Rate ‘wiggle room’ has given way to a secret mortgage discount war
Lenders are so desperate to stem the outflow of borrowers — refinancing hit a record $18.1 billion last month — that they are offering unprecedented interest reprieves. But everything happens behind closed doors, on a case-by-case basis.
All that is announced publicly is a reduction in the prices of basic home loan products, which do not come with clearing accounts.
Without a clearing account yourself, you either have such a mortgage with a larger lender or a mortgage with a non-bank online lender who cannot afford them. Either way, you could get an instant rebate on the variable interest portion of your loan.
For other readers, the best way to do this is to threaten to take your business to the cheapest loan in the market with an offset account: in the low 3% range. Anyone paying a fare that starts with 4 or 5 should consider jumping ship today.
However, your solution prevents you from leaving, so your best approach is to instead explain that you are a single mother who is now more cash-strapped, and you know that the 1 percentage point discounts for customers existing ones are common.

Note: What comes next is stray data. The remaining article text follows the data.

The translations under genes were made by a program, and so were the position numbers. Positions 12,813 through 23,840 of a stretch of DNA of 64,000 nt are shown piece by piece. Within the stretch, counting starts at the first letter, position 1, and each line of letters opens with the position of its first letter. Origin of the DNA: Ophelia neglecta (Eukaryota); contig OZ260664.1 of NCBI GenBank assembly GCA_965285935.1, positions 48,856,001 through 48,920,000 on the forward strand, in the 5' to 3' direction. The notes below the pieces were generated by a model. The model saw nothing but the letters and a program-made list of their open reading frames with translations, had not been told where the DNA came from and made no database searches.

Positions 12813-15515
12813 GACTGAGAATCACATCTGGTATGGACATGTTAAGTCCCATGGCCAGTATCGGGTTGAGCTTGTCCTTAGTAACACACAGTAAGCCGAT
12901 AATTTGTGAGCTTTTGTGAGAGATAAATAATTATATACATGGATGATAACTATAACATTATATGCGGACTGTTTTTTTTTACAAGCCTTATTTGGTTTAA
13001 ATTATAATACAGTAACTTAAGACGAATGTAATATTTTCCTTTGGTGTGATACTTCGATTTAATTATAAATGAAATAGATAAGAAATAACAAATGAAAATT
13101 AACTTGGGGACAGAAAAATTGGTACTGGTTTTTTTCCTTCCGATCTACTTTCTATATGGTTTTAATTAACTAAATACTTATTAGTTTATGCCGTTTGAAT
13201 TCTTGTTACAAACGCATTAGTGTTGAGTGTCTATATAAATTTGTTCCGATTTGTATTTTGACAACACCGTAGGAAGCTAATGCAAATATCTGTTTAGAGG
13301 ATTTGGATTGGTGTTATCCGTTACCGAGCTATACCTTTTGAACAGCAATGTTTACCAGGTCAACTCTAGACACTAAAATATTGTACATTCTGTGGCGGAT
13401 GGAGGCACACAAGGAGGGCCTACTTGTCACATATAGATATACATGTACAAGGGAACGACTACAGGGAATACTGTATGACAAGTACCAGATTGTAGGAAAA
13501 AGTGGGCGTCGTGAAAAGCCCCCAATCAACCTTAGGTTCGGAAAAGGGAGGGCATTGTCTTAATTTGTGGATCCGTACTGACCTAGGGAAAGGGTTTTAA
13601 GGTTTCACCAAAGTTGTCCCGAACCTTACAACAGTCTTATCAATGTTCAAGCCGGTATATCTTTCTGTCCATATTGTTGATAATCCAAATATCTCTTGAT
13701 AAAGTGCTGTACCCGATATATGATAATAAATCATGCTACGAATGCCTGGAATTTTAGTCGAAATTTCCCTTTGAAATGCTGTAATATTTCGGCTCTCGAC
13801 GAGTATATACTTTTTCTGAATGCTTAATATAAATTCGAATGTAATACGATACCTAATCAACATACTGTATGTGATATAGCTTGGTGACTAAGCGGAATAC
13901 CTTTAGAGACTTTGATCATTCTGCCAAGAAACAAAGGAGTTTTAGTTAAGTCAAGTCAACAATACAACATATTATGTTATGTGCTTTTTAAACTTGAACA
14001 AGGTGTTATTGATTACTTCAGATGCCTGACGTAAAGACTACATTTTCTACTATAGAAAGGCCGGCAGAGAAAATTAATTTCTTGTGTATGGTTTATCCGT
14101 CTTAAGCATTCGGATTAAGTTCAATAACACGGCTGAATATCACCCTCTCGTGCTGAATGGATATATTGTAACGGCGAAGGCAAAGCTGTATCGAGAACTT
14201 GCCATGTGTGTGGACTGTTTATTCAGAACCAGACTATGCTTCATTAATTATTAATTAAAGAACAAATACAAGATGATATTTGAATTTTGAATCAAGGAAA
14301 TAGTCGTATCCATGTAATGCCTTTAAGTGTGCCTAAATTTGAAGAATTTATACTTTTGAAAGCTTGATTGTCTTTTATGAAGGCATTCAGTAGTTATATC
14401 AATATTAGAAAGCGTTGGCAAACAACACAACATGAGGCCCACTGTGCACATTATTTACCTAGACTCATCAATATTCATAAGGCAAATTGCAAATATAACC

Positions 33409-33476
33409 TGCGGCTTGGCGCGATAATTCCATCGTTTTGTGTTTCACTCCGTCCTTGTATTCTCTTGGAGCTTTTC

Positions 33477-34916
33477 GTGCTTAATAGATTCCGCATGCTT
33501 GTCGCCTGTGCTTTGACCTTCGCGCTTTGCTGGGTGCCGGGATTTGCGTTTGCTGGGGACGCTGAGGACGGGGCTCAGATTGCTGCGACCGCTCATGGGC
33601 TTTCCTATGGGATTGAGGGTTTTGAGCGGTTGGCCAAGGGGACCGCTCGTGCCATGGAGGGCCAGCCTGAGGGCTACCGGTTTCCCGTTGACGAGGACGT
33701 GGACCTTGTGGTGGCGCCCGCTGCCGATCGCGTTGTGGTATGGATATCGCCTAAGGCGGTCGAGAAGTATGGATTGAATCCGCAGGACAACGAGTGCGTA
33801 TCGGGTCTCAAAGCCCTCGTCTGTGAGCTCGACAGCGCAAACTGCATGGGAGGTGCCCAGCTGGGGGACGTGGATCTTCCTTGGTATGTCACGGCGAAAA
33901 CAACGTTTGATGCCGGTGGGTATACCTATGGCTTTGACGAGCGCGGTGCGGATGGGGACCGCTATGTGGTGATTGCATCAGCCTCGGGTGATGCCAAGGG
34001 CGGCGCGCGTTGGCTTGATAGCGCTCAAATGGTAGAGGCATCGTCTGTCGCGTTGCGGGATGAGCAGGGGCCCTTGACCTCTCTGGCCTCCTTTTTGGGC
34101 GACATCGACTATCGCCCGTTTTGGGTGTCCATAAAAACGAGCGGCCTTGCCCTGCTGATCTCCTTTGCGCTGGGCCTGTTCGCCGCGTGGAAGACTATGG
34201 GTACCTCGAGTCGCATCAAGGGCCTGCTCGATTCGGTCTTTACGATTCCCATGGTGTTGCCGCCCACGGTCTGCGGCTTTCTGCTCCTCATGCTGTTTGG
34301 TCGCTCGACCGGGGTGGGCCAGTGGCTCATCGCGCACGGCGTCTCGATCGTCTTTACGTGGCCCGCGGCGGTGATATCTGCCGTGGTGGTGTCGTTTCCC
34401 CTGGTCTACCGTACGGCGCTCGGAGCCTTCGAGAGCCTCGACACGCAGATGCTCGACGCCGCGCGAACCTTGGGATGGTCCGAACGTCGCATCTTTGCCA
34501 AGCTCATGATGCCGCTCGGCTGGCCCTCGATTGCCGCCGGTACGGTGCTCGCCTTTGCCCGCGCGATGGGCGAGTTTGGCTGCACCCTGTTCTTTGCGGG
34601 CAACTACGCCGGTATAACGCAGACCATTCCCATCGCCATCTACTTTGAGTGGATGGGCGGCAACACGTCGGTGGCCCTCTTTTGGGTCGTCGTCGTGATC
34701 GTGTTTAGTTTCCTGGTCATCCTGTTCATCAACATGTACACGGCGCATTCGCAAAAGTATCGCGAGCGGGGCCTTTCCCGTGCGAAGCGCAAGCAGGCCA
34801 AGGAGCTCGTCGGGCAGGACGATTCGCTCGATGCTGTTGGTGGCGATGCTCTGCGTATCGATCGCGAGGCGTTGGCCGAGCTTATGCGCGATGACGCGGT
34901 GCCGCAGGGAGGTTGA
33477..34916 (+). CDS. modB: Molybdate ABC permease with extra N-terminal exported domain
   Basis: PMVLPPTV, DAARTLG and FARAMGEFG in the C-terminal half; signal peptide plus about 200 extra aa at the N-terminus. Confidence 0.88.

If successful, I would keep the repayment savings in a high interest savings account, so you can access them in case of emergency.
The thing is, pouring money straight into a home loan can act like a one-way trap, especially in times of crisis. Lenders can lock it in if you’re having financial difficulty, or even just recalculate your loan balance and subsume it.
At the end of your fixed rate term, you might consider refinancing to a product with a flexible clearing account because, at the near perfect time of your expiration, rates should to fall from the middle of next year.
And you’ll already have a head start without a mortgage.